IT WAS AN era of courageous quests: nationally, landing on the moon within the decade; locally, building a bold, enduring beacon.
Sixty years ago, ground was broken for our city’s 605-foot Space Needle — on April 17, 1961, to be exact. A year later, on April 21, 1962, the Seattle World’s Fair opened, and so did the Needle.
Today’s warp-speed endeavors have little on this one. It’s hard to fathom how fast the fair’s signature symbol went up, but Gary Curtis has a grasp.
The 24-year-old was two years out of Walla Walla University’s engineering program in March 1961, when he worked in the five-person Pasadena office of structural engineer John Minasian, an expert in the wind and seismic loads of towers. There, Curtis began pumping out detailed drawings that guided the Needle’s assembly.
From the get-go, adrenaline fueled the overtime pace. “Thirteen months later, the structure’s going to be done,” Curtis says. “They hadn’t even rolled the steel yet in Chicago.”
Daily, Curtis and others produced and overnighted tubes of oversized documents to Seattle at 11 p.m. for use by 8 a.m. “We would look at where they were, the actual construction, the guys putting steel together, and we’d be detailing stuff 150 feet above where they were working,” he says. “You didn’t mess around.”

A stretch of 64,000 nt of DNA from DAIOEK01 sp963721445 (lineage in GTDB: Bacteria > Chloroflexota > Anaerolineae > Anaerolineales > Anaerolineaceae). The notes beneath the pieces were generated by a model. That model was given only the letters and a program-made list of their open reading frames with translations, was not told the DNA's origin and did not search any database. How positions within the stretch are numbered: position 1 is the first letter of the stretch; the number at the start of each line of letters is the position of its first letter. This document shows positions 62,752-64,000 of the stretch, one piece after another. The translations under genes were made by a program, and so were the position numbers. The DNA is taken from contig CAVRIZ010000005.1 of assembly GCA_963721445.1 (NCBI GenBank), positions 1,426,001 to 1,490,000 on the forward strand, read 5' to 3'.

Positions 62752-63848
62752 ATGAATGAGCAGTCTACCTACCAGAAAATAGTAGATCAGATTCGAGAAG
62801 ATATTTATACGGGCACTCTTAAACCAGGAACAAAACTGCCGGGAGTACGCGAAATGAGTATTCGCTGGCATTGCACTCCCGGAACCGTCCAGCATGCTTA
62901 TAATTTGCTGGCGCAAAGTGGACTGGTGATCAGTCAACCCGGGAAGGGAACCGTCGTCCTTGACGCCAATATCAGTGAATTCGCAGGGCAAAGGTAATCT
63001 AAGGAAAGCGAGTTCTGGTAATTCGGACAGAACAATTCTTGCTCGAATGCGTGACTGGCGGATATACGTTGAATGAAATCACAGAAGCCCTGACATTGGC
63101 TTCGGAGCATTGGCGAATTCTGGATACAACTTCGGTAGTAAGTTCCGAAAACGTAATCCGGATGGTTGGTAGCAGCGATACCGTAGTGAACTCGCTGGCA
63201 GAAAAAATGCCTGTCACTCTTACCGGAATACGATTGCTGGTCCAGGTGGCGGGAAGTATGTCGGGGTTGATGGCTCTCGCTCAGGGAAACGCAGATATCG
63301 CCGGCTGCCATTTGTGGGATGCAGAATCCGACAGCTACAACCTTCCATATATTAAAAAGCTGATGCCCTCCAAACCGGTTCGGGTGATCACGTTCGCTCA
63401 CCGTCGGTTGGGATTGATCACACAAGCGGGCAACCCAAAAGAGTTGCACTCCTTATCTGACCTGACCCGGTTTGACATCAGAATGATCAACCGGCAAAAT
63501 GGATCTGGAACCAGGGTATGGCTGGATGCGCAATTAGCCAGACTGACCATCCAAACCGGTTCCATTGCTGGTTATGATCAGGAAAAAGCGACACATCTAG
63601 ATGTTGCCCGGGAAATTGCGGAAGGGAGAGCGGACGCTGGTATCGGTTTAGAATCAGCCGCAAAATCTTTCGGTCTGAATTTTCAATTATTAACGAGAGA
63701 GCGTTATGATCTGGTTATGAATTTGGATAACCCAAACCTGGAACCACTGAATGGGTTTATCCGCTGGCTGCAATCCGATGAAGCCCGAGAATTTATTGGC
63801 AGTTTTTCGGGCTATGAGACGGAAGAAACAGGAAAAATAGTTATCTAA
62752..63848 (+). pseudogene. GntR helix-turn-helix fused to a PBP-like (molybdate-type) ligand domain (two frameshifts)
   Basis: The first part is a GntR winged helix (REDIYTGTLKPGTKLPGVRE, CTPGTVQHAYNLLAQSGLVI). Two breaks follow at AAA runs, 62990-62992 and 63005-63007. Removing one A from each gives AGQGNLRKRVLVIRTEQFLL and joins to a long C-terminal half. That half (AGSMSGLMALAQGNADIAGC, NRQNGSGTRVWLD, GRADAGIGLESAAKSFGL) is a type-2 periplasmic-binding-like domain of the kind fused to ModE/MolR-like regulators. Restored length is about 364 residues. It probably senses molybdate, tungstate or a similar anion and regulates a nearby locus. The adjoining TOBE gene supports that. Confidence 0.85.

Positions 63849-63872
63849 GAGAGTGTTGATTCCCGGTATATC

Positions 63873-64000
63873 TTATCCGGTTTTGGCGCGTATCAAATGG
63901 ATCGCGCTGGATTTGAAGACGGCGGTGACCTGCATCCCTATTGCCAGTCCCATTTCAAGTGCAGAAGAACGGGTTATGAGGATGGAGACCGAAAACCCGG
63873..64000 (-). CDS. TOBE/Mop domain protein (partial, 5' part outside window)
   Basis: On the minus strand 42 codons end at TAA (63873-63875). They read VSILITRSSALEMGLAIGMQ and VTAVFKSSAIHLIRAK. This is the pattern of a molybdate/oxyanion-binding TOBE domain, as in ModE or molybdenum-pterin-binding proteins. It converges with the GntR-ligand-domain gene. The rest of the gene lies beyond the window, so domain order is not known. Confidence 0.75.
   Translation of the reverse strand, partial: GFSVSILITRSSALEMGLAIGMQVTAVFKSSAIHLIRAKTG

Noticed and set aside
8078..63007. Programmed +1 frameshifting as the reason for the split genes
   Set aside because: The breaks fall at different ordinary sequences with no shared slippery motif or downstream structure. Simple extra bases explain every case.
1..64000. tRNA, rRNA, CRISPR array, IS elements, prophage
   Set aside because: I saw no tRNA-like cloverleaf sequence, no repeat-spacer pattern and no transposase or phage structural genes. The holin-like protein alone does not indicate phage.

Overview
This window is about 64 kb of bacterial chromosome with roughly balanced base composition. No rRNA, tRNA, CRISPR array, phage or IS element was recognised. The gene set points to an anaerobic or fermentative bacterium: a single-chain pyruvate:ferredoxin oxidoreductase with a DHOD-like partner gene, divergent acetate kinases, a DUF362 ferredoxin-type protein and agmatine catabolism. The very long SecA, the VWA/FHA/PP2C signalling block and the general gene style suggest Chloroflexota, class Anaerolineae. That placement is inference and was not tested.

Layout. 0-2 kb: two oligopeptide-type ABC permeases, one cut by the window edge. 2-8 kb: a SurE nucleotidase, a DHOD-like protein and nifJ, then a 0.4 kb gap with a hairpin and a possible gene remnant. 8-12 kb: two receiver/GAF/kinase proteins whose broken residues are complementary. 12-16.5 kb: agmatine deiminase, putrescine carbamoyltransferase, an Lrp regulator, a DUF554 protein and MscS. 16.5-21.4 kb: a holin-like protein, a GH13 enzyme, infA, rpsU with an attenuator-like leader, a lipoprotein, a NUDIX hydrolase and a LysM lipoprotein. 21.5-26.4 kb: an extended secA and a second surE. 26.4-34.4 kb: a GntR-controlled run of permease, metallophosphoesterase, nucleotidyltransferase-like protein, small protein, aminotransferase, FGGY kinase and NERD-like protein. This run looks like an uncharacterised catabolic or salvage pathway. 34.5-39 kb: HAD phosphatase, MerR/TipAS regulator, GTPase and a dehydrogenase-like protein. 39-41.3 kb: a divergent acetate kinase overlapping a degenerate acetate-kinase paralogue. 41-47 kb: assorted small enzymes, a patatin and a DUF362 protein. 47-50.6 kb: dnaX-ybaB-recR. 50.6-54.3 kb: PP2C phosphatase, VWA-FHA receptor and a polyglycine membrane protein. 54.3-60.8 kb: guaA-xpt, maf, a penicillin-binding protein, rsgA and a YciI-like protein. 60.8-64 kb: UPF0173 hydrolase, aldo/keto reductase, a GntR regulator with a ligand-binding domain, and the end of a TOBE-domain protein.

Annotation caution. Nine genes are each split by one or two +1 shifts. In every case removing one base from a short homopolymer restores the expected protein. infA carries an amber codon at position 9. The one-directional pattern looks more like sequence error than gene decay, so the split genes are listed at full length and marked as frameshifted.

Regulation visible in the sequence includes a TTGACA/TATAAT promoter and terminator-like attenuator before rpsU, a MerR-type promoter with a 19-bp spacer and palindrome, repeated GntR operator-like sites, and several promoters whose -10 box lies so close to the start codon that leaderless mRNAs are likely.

Instead of cutting corners, however, the engineers strengthened them.
“We just threw the steel at it,” he says. “What we did was brutal. It was a beautiful design, but we didn’t have time to do a refined analysis. If you found out that a quarter-inch plate was going to probably be about right, use three-eighths, use five-sixteenths. You didn’t skimp on anything. If 50 bolts made a connection, 75 went in. There was no time to try to figure out how to save money. Saving money wasn’t the point. Getting it done on time was the point.”
Through the Needle’s decades of wear and renovation, the work has held up — and so has Curtis. Now 84 and living 80 miles and a ferry ride north of Seattle, Curtis lovingly preserves copies of his drawings and the tools he used to create them: a slide rule, triangle, drafting pencils, a pencil sharpener, erasers and an erasing shield. Eyeing his 1961 lettering and “GNC” initials on the plans, he breaks into a grin.
“It was really exciting,” he says. “You’re 24? Come on! Good grief; that’s just what you do.” Though he has worked on high bridges and geodesic domes and consulted at the South Pole, for him the Needle stands supreme: “It’s the most dramatic project that people know most about.”
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